At least nine people were injured when police in Papua New Guinea opened fire on student protesters Wednesday.
Prime Minister Peter O'Neill -- who protesters were calling on to resign amid accusations of corruption -- blamed "agitators responsible for instigating a violent confrontation."
Witnesses told CNN that students had gathered on the University of Port Moresby campus, and were intending to go to Parliament to protest when police blocked them from leaving.
"Police came into campus and stopped the students from going to parliament," he said.
"Police started swearing at the students, insulting them (and then) fired shots at them," Anjo said. "I was lucky to escape ... people ran for cover in all directions."
Anjo said "many students were injured," after police "fired continuous shots" into the crowd.
Commissioner of Police Gari Baki said around nine students were admitted to hospital and treated for injuries sustained "allegedly in a confrontation with police at the Waigani Campus."
Protesters have been calling for O'Neill to step down for several weeks, amid accusations of corruption within his office.
"This protest and the factors that led to the incident today have been driven by people who are not students," the Prime Minister said.
"This is now a law and order issue. We must obtain the facts and ensure this does not happen again in the future."
The photo below shows an anti-government protest at the University of Papua New Guinea in Port Moresby, Papua New Guinea. Photo is courtesy of Getty Images.
Local lawyer Hubert Namani told CNN there were "riots and protests starting up all over the city," in solidarity with the students. He added that he had closed his business and sent staff home due to the unrest.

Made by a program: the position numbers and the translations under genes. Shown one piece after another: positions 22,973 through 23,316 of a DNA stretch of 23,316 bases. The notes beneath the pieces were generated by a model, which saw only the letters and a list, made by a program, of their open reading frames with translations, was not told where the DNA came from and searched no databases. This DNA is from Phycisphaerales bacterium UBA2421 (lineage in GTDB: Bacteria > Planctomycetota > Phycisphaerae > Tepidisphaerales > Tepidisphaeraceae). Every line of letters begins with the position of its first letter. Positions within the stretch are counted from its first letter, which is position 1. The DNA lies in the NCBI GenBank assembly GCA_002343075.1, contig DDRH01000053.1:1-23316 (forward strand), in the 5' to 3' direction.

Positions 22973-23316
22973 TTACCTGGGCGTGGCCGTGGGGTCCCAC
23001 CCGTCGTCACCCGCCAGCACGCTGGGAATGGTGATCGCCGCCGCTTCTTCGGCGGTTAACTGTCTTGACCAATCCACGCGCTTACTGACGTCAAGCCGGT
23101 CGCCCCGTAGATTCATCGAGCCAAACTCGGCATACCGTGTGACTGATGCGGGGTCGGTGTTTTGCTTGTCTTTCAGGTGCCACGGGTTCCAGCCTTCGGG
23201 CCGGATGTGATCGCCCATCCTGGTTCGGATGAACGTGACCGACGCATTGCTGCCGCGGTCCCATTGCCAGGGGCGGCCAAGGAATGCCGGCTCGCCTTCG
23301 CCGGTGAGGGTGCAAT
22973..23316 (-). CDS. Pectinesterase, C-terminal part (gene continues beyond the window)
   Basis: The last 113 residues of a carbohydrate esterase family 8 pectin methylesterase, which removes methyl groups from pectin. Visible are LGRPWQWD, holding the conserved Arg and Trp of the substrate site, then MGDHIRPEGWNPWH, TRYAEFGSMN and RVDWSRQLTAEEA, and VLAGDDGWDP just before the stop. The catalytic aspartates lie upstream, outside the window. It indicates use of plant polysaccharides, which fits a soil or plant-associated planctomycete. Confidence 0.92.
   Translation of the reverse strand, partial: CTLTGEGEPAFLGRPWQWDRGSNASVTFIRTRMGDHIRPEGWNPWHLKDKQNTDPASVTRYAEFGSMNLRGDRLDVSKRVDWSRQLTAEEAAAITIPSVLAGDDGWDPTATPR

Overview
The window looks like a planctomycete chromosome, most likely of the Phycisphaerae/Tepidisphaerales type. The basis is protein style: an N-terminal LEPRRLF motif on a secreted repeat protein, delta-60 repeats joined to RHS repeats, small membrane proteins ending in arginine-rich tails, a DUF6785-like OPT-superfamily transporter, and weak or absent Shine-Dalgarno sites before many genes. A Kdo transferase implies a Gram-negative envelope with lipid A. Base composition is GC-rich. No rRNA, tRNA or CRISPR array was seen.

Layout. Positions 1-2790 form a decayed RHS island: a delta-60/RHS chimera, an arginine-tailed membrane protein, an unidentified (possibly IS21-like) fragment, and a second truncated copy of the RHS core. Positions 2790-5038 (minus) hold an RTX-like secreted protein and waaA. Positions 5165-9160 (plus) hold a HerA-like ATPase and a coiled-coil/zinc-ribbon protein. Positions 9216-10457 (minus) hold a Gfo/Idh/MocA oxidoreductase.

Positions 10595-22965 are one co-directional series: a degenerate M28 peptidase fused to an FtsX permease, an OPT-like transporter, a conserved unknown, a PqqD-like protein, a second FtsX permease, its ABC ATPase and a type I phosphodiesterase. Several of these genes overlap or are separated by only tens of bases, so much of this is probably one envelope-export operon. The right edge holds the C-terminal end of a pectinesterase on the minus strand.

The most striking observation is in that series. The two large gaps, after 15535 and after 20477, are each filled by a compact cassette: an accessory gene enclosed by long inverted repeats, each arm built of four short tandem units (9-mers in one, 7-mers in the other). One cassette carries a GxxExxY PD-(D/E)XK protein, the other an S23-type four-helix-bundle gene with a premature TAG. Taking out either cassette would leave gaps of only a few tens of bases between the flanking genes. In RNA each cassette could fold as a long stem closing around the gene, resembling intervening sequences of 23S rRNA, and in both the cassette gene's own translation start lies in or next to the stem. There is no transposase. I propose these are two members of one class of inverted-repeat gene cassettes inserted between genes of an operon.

"The students are getting all of the support now," he said, adding that he had heard sporadic gunfire from several parts of the city after the incident.
Anjo said protests would continue.
"Students and civil society will not stop unless and until the Prime Minister resigns from office or surrenders to police and is arrested and charged."
Australia's Department of Foreign Affairs and Trade issued guidance to citizens in PNG, warning there are "reports of looting and unrest in other parts of Port Moresby including Gerehu and the Hahola Markets. There are also reports of unrest related to student protest in other parts of the country.
In a statement, the U.S. Embassy in Port Moresby said the "situation is still volatile and could escalate at any time."
Australian Foreign Minister Julie Bishop called on all sides "to deescalate the tensions and ... respect the peaceful and lawful right to protest."
Human Rights Watch issued a statement calling on Prime Minister O'Neill to immediately launch "an impartial, thorough and transparent investigation."
"The police shooting of protesting students in Port Moresby is shocking, and a truly terrible incident," HRW's Deputy Asia Director Phil Robertson said.